SEATTLE — The Seattle City Council is considering creating a new commission to find ways to attract more film and television productions to the Emerald City. Councilmember Sara Nelson introduced legislation Wednesday to create the Seattle Film Commission, which would be tasked with advising the council and mayor’s office on creating new policies and programs to attract locally-set productions.
While a handful of movies have been partially filmed in Seattle in recent years, including outdoor scenes for Steven Soderbergh’s “Kimi” last year and a car chase sequence filmed over several days in 2016 for “Fifty Shades Darker,” Seattle often loses opportunities to other city.
The council member pointed to several recent examples of stories set in Seattle but filmed in Vancouver, including four seasons of AMC’s “The Killing,” the 2019 film adaptation of “Where’d You Go, Bernadette,” and “Sonic the Hedgehog 2. ” The most recent example, Nelson’s office notes, is the upcoming George Clooney-directed “Boys in the Boat,” which is being filmed in the United Kingdom, despite being about the University of Washington’s rowing team.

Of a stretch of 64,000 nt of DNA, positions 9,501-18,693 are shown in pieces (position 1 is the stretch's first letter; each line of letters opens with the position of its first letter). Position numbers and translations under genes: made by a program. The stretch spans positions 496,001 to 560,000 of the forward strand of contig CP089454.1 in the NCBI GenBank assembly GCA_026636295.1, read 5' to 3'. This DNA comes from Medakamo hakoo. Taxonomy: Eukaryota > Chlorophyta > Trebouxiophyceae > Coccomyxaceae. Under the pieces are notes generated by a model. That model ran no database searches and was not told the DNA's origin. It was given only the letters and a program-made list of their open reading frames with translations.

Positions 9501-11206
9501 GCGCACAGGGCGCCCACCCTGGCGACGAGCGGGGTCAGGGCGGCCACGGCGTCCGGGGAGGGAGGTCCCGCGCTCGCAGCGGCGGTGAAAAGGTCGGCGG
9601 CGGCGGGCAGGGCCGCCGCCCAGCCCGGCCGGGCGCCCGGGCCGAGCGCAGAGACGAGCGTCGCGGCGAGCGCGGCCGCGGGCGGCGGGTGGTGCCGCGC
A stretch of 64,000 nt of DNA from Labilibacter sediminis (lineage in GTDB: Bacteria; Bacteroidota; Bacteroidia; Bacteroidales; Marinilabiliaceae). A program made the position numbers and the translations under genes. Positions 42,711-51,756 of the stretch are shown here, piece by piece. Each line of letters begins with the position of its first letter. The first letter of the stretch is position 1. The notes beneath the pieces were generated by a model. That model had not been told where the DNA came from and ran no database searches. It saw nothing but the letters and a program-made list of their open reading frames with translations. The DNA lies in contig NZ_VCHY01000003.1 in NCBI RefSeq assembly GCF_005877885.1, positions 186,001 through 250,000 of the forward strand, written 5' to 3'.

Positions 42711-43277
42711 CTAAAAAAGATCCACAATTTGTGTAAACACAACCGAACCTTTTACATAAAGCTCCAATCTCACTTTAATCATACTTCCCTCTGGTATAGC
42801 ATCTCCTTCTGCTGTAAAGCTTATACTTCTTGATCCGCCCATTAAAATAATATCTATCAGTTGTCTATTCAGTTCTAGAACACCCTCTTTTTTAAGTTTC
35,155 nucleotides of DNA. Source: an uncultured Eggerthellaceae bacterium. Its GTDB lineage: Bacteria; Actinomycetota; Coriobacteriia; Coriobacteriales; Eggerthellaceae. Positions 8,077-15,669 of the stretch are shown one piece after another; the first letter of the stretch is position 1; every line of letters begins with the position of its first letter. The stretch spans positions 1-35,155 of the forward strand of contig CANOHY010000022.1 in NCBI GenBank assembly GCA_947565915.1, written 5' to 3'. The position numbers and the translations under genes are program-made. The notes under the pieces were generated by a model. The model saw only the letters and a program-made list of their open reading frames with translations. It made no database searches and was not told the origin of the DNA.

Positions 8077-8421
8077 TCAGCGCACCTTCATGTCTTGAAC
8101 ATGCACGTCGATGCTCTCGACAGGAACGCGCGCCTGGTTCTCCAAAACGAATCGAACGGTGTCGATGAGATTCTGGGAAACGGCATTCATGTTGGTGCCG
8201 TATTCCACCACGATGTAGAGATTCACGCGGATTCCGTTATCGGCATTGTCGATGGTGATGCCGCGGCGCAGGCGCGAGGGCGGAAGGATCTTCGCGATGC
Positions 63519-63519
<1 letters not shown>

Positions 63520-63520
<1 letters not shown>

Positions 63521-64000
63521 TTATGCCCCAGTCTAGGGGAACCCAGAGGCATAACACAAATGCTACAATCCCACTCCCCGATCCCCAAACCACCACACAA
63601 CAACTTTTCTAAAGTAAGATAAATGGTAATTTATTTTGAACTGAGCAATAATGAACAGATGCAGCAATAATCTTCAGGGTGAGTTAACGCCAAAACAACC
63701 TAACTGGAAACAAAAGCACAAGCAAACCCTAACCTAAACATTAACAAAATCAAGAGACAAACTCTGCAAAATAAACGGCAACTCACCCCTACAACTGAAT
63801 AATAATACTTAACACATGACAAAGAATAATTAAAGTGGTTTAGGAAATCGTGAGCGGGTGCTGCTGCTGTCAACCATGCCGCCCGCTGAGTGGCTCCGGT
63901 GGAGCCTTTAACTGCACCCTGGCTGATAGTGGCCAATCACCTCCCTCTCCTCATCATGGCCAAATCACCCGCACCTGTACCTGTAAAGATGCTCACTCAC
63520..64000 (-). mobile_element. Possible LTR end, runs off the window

Nelson contrasted the current filming drought with the Seattle-set classics of the 1990s, like “10 Things I Hate About You,” “Sleepless in Seattle,” and “Singles,” which together brought millions for the local economy.
“Seattle’s film industry has been asking for this commission for years, and I have made it a priority since day one,” Nelson said in a statement Wednesday. “Every movie or TV show set in Seattle but filmed elsewhere represents hundreds of jobs lost for our creative workers, millions of dollars not being spent in our local economy, and a lost opportunity to showcase our amazing city to the world. With this commission we ‘re sending a message to the film industry – Seattle is back.”
Seattle’s new effort follows legislation approved by state lawmakers in March, which quadrupled Washington’s tax break ceiling for filmmakers to $15 million, and the “Creative Economy Initiative” unveiled by King County Executive Dow Constantine in 2019. Last year, that effort led to the opening of Harbor Island Studios, a former waterfront warehouse turned production studio.
If approved, the new Seattle Film Commission would operate with 11 members, with five appointed by the council and five by Mayor Bruce Harrell, with commissioners appointing the 11th member themselves. Nelson’s legislation is scheduled for a committee vote in mid-September and a final vote as soon as Sept. 20.